Bountiful Nature Painting
This detailed and richly colored American oil painting (on canvas laid on wood) depicts flora and fauna in a lush forest understory complete with a small woodland pool. It is housed in a deep, embossed gilt frame that accentuates the quality of the artwork.
Although it is a large painting (21″ x 29″ sight size, 31″ x 39″ framed), it conveys an intimate view of nature, with just a small hint of a more expansive landscape illuminated beyond the trees in the top center of the painting.
The forest tableau gives an immediate impression of nature’s profusion, largely due to the number and variety of birds represented. There are 15 individual birds in the painting, representing 13 different species including a blue jay, a mockingbird, a hummingbird, a bobolink, a meadowlark, a chestnut-sided warbler, a pair of yellow warblers, and a pair of woodpeckers.
But close examination reveals many additional animals in the verdant scene, including three frogs, a turtle, three beetles, a spider, three butterflies, and a hive of bees.
Flora and fungi include violets, trumpet vines, ferns, jack-in-the-pulpit and a patch of inky cap mushrooms.
Although the painting depicts some ecological interactions (birds foraging for a spider and bees), some life history details (a bird near its nest with a clutch of eggs), and some appropriate habitat matches (the reptile and amphibians near the pool, the woodpeckers on a tree trunk), the painter was clearly more concerned with aesthetics than with scientific accuracy. The bird and plant species are recognizable, yet they are embellished archetypes rather than exact portraits.
This painting dates from circa 1870-1890. During those post-Civil War decades there was an upwelling of interest in natural history in the United States. It became widely popular to identify as well as collect plant, animal, rock and fossil specimens. Scores of scientific societies became established during that time, as did some of the great natural history museums that are still thriving today in cities such as New York, Chicago and Pittsburgh.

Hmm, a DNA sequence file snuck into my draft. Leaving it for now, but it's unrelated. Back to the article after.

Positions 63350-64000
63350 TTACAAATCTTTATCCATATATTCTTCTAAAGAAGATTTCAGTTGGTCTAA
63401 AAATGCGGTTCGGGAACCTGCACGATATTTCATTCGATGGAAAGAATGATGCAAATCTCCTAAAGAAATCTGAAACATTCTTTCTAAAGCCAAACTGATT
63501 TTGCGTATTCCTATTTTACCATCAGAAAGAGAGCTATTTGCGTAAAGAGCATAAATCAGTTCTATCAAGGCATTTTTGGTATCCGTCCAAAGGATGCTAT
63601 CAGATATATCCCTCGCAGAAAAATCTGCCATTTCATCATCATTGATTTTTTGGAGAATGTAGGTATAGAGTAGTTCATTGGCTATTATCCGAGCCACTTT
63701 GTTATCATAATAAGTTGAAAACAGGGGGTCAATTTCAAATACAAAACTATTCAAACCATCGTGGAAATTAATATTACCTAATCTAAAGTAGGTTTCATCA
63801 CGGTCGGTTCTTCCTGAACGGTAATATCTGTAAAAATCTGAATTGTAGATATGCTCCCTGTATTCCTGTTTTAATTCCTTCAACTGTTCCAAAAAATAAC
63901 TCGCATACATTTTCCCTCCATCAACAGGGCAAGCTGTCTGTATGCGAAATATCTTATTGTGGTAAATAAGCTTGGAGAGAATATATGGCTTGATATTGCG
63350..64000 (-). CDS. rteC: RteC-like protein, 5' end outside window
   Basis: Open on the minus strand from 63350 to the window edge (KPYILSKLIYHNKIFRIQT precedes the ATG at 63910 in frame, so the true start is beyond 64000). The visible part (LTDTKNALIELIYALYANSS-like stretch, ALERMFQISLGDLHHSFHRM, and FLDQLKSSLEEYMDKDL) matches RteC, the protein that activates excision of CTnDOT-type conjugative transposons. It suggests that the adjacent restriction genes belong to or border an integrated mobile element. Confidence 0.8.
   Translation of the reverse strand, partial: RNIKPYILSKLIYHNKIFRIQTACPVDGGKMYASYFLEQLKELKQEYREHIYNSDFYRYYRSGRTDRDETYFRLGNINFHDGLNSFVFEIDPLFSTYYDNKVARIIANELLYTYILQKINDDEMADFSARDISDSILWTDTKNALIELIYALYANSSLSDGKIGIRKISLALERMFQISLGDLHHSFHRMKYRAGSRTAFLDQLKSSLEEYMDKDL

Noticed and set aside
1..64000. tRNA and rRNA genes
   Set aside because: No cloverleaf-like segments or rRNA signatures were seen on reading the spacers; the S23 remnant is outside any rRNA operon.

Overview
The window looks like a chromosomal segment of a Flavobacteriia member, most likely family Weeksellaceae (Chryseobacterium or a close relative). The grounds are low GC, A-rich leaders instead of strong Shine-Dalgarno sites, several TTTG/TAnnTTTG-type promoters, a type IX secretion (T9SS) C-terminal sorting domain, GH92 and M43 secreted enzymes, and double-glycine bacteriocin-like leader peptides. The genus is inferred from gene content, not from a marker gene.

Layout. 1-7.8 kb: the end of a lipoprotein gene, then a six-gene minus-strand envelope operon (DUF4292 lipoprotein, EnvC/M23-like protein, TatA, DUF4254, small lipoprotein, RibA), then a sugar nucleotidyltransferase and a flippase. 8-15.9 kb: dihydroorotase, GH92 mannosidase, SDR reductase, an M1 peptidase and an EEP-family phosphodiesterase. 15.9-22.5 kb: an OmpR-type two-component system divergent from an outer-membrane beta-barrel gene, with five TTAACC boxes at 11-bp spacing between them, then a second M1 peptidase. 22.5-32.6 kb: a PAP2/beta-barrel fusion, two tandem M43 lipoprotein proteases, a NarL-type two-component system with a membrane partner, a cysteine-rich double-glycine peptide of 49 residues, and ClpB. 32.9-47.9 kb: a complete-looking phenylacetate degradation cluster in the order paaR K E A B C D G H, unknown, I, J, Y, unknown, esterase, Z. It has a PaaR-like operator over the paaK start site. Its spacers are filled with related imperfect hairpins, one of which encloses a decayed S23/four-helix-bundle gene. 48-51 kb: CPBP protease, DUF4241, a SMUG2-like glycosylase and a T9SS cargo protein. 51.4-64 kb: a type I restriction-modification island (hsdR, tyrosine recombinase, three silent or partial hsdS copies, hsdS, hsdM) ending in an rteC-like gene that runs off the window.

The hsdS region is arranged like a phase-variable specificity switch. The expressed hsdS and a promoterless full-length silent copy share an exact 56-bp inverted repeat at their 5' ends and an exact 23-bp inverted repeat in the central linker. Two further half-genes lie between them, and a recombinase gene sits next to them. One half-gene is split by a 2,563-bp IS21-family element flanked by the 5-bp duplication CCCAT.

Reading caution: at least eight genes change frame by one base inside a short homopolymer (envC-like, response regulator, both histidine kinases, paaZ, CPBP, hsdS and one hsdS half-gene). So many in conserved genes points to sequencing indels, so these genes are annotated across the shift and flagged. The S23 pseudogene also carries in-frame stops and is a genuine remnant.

Historians explain the burgeoning interest in natural history during the last quarter of the 19th century in part as a reaction to rapidly increasing urbanization coupled with wider access to writings extolling the aesthetic and spiritual values of wild nature (Barrow, 2000). This painting, then, reflects a larger societal fascination during that time period with the beauty and intrigue of the natural world.
The painting shares commonalities with several artistic traditions. The first is simply artists’ portrayal of nature’s beauty, and especially the beauty of birds. Painters across ages, continents and styles have often chosen birds as major and secondary subjects of their art.
This painting by the Flemish painter Jan Van Kessel (1626-1679) dates from the 17th century, but shares similarities with our 19th century painting. Both paintings group a variety of birds in a natural setting, yet they are in a much more dense concentration and decidedly odder combination of species (especially in the Van Kessel painting) than would actually be found together in nature.
The second visual art tradition that our painting evokes is three-dimensional rather than flat art – the Victorian tradition of taxidermy collections and cabinets. As the evolutionary biologist Stephen Jay Gould (1995) once noted, “The Victorians … tried to stuff every last specimen into their gloriously crowded cabinets in order to show the full range of global diversity.”
Our nature painting is similarly overstuffed with species, and like Victorian “cabinet naturalists,” its creator was more concerned with presenting a pleasing composition than with reflecting or promoting scientific understanding.
Lavish taxidermy displays were upper class pursuits in the late 19th century, including for the owners of Adirondack Great Camps. One can imagine this painting appealing to the sensibilities of those rusticators who filled their vacation homes with both natural artifacts and artistic representations of nature as antidotes to their urban lifestyles.
While intellectual frameworks can deepen art appreciation, a visceral reaction is what truly engages us with a particular piece of art. We are personally drawn to this painting because it evokes emotions very much like those we experience during quiet moments in wild settings – feeling simultaneously a sense of peace and the excitement of anticipation, knowing that fascinating things will reveal themselves if we wait patiently and look carefully as nature unfolds around us.
Barrow, Mark V. Jr. (2000). The specimen dealer: Entrepreneurial natural history in America’s gilded age. Journal of the History of Biology, 33(3), 493-534.
Gould, Stephen Jay. (1995). “Cabinet Museums: Alive, Alive, O!” In Dinosaur in a Haystack: Reflections in Natural History. New York: Harmony Books, 238-47.